2. Materials and Methods

This case control study was conducted at the Department of Clinical pathology with the Department of Cardiology, Bangabandhu Sheikh Mujib Medical University (BSMMU), Dhaka, Bangladesh from March, 2014 to February, 2015.Total 134 patients were enrolled in this study. Among them, 84 patients with 50% coronary artery stenosis and more critical lesion who were diagnosed by Percutaneous Coronary Intervention (PCI) were considered as Group I (Patients with CAD) and50 patients with less than 50% coronary artery stenosis who were diagnosed by percutaneous coronary intervention (PCI) were considered as Group II (Patients without CAD). Recurrent myocardial infarction, patients with congenital cardiac disease such as shunt or vascular anomalies, pulmonary hypertension (both primary or secondary), acute or chronic infectious diseases, uncontrolled hypertension, known case of patients with cerebrovascular diseases, patients with documented malignancy, hematological disorders, patients with hepatic and renal impairment were excluded from the study. After selection, all the patients were thoroughly informed about the aims, objectives and procedure of the study and were encouraged for their voluntary participation. Then an informed written consent was taken from each subject. A detail personal, medical, occupational, educational and smoking history were recorded in a preformed data schedule and thorough physical examinations were done and documented. In this study patient’s complete blood counts were measured by haematology auto analyzer (SYSMEX 4000i), rechecked manually and NLR was calculated in the Department of Clinical Pathology, BSMMU. Laboratory investigations were done in Department of Clinical Pathology: CBC with PBF including differential count of WBC and neutrophil lymphocyte ratio (NLR). Serum lipid profile reports were collected from patient’s file.

3. Results

Out of total 134 patients, 84 cases were considered as Group I (patients with CAD) and 50 controls were Group II (patients without CAD). The mean age of the patients with CAD (Group I) was 54.73±8.94 years, the mean age of the patients without CAD (Group II) was 53.10±9.47 years (Table 1).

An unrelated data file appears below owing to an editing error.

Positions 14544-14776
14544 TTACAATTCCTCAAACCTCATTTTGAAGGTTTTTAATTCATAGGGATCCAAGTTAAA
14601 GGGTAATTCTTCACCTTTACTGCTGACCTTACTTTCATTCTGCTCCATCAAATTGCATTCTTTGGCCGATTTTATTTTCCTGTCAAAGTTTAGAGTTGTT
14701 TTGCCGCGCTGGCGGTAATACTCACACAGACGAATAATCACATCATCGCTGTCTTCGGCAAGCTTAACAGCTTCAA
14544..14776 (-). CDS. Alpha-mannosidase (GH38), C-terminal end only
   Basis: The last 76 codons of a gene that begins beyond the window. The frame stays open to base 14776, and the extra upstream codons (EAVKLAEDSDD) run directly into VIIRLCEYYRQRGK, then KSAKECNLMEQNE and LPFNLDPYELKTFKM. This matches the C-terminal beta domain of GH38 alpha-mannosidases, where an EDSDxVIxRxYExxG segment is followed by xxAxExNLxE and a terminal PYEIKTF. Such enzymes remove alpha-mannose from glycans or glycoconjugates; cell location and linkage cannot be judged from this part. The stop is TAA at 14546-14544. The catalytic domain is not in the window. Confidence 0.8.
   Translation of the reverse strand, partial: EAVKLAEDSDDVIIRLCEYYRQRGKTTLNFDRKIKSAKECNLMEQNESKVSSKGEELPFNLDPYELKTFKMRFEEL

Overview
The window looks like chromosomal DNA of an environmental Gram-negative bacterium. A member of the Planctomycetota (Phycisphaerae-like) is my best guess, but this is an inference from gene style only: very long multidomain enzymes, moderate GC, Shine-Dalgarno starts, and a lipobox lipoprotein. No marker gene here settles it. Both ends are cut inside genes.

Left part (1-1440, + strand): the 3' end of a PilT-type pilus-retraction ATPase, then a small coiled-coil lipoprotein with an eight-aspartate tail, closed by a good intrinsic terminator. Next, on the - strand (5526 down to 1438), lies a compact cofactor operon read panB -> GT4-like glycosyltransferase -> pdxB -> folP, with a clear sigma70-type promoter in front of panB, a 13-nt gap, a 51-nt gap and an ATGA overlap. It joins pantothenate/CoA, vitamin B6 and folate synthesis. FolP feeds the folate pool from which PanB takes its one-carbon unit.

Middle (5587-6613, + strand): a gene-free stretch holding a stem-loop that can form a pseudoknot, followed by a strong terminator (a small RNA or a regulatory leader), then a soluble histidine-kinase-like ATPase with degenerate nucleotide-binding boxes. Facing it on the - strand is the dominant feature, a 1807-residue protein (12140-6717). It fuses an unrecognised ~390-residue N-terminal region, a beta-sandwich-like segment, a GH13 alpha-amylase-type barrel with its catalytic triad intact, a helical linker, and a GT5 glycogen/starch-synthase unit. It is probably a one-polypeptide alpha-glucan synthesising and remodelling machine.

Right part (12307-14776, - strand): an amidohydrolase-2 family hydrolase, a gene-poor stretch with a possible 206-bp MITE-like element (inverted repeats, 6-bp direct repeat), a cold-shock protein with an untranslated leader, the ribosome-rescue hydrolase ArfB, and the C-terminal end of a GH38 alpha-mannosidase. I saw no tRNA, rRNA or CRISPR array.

Study group

Group-I (n=84)

Group-II (n=50)

Total

n(%)

n(%)

31-40 years

06(7.1)

04(8.0)

10

41-50 years

28(33.3)

22(44.0)

50

51-60 years

34(40.5)

13(26.0)

47

61-70 years

14(16.7)

09(18.0)

23

>70 years

02(2.4)

02(04.0)

4

Total

84(100)

50(100)

134

Mean ±SD

54.73(±8.94)

53.10(±9.47)

Range 35-79 years

p-value <0.05 was significant, Data were presented as mean ±SD for continuous variables.

Table 1: Age distribution of the study population (N=134).

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Figure 1: Sex distribution of the study population (N=134).

Figure 1 shows sex distribution of the study population. It was observed that in Group I (patients with CAD) 75 (89.28%) patients were male and 9 (10.71%) patients were found female. In Group II (patients without CAD) 23 (46%) patients were male and 27 (54%) patients were female. Overall, Male female ratio was 3.18:1 which was statistically highly significant (p<0.001).

Table 2 showing there was significant difference in Lipid profile between Group-I and Group-II (all p<0.001).

Lipid profile

Group I

Group II

P value*

(n=84)

(n=50)

TC (mg/dl)

187.75 (±39.16)

150.0 (±17.87)

<0.001

HDL (mg/dl)

30.61 (±6.12)

44.22 (±11.55)

<0.001

LDL (mg/dl)

108.77 (±17.83)

83.20(±10.02)

<0.001

TG (mg/dl)

179.35 (±19.60)

142.02(±17.65)

<0.001

TC=Total cholesterol, HDL=High density lipoprotein, LDL=Low density lipoprotein, TG= Triglyceride. Unpaired sample t test was done to measure level of significance.

Table 2: Mean difference between Group-I and Group-II with Lipid profile (N=134).

Table 3 showing mean NLR were 2.76 (±0.74) in Group-I and 1.56 (±0.15) in Group-II which was statistically highly significant (p<0.001). In Group-I, NLR was more than the calculated cut off value. The range of NLR in Group-I was 2.0-7.0 and the range of NLR in Group-II was 1.23-1.74.

Group-I

Group-II

P value*

Mean ±SD

Mean ±SD

NLR (Ratio)

2.76 (±0.74)

1.56 (±0.15)

<0.001

Range (min-max)

2.0-7.0

1.23-1.74

Unpaired sample t test was done to measure level of significance. Cut off value of NLR was 1.74.